Defining the Optimal Total Number of Chemotherapy Courses in Younger Patients With Acute Myeloid Leukemia: A Comparison of Three Versus Four Courses
Research output: Contribution to journal › Article › peer-review
Colleges, School and Institutes
- School of Medicine, Cardiff University
- Nottingham City Hospital, Nottingham University Hospitals NHS Trust, Nottingham, UK.
- Department of Physiology, Anatomy and Genetics, University of Oxford, Oxford, UK; Department of Oncology, University of Oxford, Oxford, UK.
- Department of Pharmacology, University of Oxford, Oxford, UK; School of Biosciences, Cardiff University, Cardiff, UK.
- Department of Clinical Immunology, Institute of Immunology and Immunotherapy, University of Birmingham, Birmingham, UK.
- Cancer Research UK Cambridge Institute, University of Cambridge, Li Ka Shing Centre, Cambridge Department of Oncology, University of Cambridge, Addenbrooke's Hospital, Cambridge Cambridge Experimental Cancer Medicine Centre and NIHR Cambridge Biomedical Research Centre, Cambridge, UK.
- The Royal Liverpool University Hospital, Liverpool, UK.
- Queen's University
- Department of Haematology
- Immunodeficiency Centre for Wales, University Hospital of Wales, Cardiff (UK)
- Canterbury District Health Board
PURPOSE: The optimum number of treatment courses for younger patients with acute myeloid leukemia (AML) is uncertain. The United Kingdom National Cancer Research Institute AML17 trial randomly assigned patients who were not high risk to a total of three versus four courses.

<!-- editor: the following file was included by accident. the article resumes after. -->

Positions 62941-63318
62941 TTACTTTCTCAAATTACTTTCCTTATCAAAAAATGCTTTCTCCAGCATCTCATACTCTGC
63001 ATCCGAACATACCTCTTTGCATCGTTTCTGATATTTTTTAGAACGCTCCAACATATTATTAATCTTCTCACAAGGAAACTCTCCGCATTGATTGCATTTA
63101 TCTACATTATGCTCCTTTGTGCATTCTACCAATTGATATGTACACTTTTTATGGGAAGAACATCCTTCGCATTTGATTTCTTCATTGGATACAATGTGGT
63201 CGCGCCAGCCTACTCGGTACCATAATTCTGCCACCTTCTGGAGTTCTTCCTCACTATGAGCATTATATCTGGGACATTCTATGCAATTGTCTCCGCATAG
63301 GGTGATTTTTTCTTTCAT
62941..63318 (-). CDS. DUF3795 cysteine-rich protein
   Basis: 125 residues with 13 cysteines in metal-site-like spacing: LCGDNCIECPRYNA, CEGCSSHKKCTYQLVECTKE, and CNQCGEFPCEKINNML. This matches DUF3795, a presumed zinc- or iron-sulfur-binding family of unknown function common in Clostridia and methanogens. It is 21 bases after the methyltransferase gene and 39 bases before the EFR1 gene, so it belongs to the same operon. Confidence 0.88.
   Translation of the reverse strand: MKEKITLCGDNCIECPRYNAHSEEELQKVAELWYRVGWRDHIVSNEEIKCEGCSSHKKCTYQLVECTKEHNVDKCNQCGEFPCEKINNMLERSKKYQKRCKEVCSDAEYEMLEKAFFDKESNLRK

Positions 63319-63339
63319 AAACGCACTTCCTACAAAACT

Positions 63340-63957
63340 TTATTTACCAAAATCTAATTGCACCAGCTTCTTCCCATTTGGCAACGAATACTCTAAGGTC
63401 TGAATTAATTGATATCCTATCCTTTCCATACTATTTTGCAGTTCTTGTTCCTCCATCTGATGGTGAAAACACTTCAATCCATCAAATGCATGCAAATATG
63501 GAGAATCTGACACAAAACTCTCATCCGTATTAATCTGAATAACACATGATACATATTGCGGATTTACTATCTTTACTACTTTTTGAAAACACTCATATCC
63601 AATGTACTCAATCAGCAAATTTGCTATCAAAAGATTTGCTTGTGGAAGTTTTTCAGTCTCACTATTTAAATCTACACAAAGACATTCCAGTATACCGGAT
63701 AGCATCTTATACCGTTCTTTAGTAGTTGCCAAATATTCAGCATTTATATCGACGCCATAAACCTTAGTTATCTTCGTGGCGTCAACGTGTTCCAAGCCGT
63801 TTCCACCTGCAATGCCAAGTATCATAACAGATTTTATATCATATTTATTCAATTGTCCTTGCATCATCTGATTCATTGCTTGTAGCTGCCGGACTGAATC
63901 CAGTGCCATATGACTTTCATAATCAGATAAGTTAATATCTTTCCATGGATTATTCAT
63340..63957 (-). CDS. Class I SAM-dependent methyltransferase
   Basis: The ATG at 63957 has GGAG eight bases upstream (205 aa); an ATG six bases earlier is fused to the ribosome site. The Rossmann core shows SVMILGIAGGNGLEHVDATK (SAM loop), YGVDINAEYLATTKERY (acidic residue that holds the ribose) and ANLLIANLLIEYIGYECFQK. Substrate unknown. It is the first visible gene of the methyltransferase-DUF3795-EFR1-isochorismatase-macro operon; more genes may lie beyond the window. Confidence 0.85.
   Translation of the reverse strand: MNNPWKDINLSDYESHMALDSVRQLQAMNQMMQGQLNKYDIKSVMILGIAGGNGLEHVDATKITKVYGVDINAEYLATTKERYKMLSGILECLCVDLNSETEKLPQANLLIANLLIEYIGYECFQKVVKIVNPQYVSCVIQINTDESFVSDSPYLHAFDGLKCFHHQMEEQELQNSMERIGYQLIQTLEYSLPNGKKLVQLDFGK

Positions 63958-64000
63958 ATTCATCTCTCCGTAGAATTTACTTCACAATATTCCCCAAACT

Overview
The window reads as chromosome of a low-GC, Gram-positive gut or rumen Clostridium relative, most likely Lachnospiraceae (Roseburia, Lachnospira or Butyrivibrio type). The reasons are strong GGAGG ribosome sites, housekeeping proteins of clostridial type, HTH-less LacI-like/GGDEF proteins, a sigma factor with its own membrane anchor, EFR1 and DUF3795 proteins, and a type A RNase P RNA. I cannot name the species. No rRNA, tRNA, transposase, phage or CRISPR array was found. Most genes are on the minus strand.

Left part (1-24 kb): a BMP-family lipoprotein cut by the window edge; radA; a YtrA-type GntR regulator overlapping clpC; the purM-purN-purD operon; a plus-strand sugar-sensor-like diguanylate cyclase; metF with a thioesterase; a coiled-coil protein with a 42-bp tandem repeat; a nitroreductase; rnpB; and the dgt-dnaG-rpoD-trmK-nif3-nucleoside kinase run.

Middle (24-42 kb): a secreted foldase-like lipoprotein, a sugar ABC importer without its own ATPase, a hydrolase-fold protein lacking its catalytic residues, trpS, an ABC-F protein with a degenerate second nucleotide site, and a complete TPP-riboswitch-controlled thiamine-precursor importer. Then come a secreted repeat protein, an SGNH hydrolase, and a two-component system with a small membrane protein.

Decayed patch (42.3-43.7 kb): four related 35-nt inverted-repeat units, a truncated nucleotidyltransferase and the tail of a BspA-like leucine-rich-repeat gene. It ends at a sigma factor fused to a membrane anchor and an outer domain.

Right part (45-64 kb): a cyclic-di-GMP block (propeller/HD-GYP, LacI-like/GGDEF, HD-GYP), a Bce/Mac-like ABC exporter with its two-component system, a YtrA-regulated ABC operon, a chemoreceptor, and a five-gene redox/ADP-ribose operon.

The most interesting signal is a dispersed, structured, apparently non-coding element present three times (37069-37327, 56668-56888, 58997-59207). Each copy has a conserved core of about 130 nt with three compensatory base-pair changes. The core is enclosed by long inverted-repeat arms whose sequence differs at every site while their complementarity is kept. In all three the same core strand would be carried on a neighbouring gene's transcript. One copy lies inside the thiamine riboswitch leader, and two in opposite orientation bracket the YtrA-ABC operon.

PATIENTS AND METHODS: Patients received two induction courses based on daunorubicin and cytarabine (Ara-C), usually with gemtuzumab ozogamicin. Following remission, 1,017 patients were randomly assigned to a third course, MACE (amsacrine, etoposide, and Ara-C), plus a fourth course of MidAc (mitoxantrone and Ara-C) and following an amendment to one or two courses of high-dose Ara-C. Primary end points were cumulative incidence of relapse (CIR), relapse-free survival (RFS), and overall survival (OS). Outcomes were correlated with patient characteristics, mutations, cytogenetics, induction treatments, and measurable residual disease (MRD) postinduction.
RESULTS: In logrank analyses, CIR and RFS at 5 years were improved in recipients of four courses (50% v 58%: hazard ratio [HR] 0.81 [0.69-0.97], P = .02 and 43% v 36%: HR 0.83 [0.71-0.98], P = .03, respectively). While OS was not significantly better (63% v 57%: HR 0.84 [0.69-1.03], P = .09), the noninferiority of three courses to four courses was not established. The impact on relapse was only significant when the fourth course was Ara-C. In exploratory analyses, although MRD impacted survival, a fourth course had no effect in either MRD-positive or MRD-negative patients. A fourth course was beneficial in patients who lacked a mutation of FLT3 or NPM1, had < 3 mutations in other genes, or had a presenting WBC of < 10 × 109 L-1.
CONCLUSION: Although a fourth course of high-dose Ara-C reduced CIR and improved RFS, it did not result in a significant OS benefit. Subsets including those with favorable cytogenetics, those lacking a mutation of FLT3 or NPM1, or those with < 3 other mutations may derive survival benefit.
|Journal||Journal of Clinical Oncology|
|Publication status||E-pub ahead of print - 23 Dec 2020|